Ultimately, this is what keeps The Exorcist from being a great film. It takes itself too seriously. It’s fine to spend half a movie questioning if the impossible is really happening. But that’s only true if it is never clear what’s really going on. In this film, that isn’t the case. Pazuzu is mad at Max von Sydow and apparently, this really oblique way was the only way to get to him. Overall, I’d have to say that Constantine does a better job of this aspect. But it’s third act is weak (although the scene with Peter Stormare is great), and with The Exorcist we get the previously mention green goo and rotating head — which is awesome.

It’s also notable that on a technical level, the The Exorcist is first rate. I loved the cinematography. And the editing is paced really well. The dialog is usually pretty weak, but the outstanding cast makes it work anyway. But for a horror film made over forty years ago, it holds up remarkably well. Still, it’s more fun to watch House on Haunted Hill or The Shining.


There is much I could say about the theme of the film. Maybe I will at some later time. I’ve got the flu and I don’t feel up to it. But the film doesn’t deserve too much analysis. It touches on a few things, but doesn’t take anything very seriously. But hey: green goo.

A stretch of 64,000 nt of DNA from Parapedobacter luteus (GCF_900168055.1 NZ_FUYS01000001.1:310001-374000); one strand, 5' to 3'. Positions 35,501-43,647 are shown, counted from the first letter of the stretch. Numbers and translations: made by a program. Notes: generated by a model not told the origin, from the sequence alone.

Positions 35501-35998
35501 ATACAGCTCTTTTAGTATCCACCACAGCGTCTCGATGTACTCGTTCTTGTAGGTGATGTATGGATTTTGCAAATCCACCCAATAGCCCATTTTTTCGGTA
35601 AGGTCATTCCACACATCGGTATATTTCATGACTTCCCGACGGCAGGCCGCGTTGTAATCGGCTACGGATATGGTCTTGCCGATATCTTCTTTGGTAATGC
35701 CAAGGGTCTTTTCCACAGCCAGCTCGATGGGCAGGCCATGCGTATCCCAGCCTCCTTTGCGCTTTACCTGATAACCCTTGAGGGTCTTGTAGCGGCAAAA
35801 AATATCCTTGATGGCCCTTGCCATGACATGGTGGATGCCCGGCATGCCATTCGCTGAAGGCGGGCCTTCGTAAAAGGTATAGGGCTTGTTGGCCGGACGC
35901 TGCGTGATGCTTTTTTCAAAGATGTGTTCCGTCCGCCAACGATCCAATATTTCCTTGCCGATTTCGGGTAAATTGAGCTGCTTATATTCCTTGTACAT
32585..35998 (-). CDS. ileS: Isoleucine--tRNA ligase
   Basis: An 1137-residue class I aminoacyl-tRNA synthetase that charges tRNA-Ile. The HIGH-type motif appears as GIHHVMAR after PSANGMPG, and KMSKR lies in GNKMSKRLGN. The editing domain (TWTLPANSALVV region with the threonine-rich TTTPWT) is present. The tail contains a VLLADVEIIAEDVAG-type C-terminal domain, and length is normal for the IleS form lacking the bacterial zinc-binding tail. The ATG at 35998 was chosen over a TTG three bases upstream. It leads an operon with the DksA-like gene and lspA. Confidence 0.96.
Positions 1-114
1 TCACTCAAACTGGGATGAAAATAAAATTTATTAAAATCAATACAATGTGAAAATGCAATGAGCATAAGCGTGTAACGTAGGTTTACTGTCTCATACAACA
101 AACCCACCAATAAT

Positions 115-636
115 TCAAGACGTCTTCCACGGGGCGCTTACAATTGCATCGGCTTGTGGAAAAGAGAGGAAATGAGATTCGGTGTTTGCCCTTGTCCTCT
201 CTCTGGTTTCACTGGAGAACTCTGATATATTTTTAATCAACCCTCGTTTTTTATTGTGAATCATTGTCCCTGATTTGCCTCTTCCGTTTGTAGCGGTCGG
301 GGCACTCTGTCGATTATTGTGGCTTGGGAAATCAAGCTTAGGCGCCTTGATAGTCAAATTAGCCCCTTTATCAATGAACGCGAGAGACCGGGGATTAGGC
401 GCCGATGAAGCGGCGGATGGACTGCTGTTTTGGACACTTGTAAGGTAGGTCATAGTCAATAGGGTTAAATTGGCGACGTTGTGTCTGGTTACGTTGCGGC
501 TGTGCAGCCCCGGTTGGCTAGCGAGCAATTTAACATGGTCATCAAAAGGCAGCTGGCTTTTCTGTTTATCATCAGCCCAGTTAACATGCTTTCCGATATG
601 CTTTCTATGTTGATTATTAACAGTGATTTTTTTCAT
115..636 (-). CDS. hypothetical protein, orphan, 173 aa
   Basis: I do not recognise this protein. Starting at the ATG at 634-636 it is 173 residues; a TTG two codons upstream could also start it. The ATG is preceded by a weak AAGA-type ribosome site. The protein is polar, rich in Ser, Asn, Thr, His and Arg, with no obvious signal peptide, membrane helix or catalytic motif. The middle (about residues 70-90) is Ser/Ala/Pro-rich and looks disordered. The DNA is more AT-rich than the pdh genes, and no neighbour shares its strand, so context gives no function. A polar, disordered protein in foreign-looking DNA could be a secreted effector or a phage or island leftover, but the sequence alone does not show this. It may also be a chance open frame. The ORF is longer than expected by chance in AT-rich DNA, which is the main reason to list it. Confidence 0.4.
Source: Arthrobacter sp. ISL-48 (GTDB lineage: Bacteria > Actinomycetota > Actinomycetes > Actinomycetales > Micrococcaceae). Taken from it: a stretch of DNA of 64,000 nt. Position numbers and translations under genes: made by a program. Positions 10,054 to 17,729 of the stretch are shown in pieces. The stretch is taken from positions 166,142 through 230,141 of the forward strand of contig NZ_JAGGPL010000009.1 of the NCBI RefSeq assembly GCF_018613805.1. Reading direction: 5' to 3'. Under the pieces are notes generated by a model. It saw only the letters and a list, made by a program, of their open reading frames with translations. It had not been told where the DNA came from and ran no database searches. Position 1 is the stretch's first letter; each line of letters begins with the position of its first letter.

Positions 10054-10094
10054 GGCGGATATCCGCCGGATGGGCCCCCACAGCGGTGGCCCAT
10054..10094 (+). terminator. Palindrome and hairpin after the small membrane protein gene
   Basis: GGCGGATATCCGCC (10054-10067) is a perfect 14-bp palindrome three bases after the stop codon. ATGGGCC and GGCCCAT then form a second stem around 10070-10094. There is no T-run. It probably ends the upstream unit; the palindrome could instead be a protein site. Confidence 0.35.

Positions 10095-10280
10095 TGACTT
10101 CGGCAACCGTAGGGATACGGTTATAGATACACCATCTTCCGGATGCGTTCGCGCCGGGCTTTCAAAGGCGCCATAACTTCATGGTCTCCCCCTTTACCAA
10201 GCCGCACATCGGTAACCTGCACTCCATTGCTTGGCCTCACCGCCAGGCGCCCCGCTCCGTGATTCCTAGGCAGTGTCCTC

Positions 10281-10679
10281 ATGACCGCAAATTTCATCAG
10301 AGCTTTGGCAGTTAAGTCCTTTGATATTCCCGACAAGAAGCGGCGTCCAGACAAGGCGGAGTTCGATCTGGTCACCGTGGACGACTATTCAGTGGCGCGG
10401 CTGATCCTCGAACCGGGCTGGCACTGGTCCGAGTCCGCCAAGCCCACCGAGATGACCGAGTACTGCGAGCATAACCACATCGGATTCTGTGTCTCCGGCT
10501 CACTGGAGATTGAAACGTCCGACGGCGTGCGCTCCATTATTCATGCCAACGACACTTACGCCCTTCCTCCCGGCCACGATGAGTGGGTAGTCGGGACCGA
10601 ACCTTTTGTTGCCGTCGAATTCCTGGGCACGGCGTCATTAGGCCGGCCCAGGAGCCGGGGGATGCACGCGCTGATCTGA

Kansas Balances Budget on the Backs of the Poor

Sam BrownbackWe should not be happy about this, Brownback to Sign Historic Sales Tax Hike After Bruising Budget Battle. As I’ve written about a lot around here, Kansas is in big trouble. Governor Sam Brownback wanted to cut taxes in his state. So he did what conservatives always do when they want to do something insane: he went out and found himself a heterodox economist who would tell him what he wanted to hear. It wasn’t hard. He went to Art Laffer who has been saying that tax cuts pay for themselves since the 1970s. He’s always been wrong, but that hardly matters.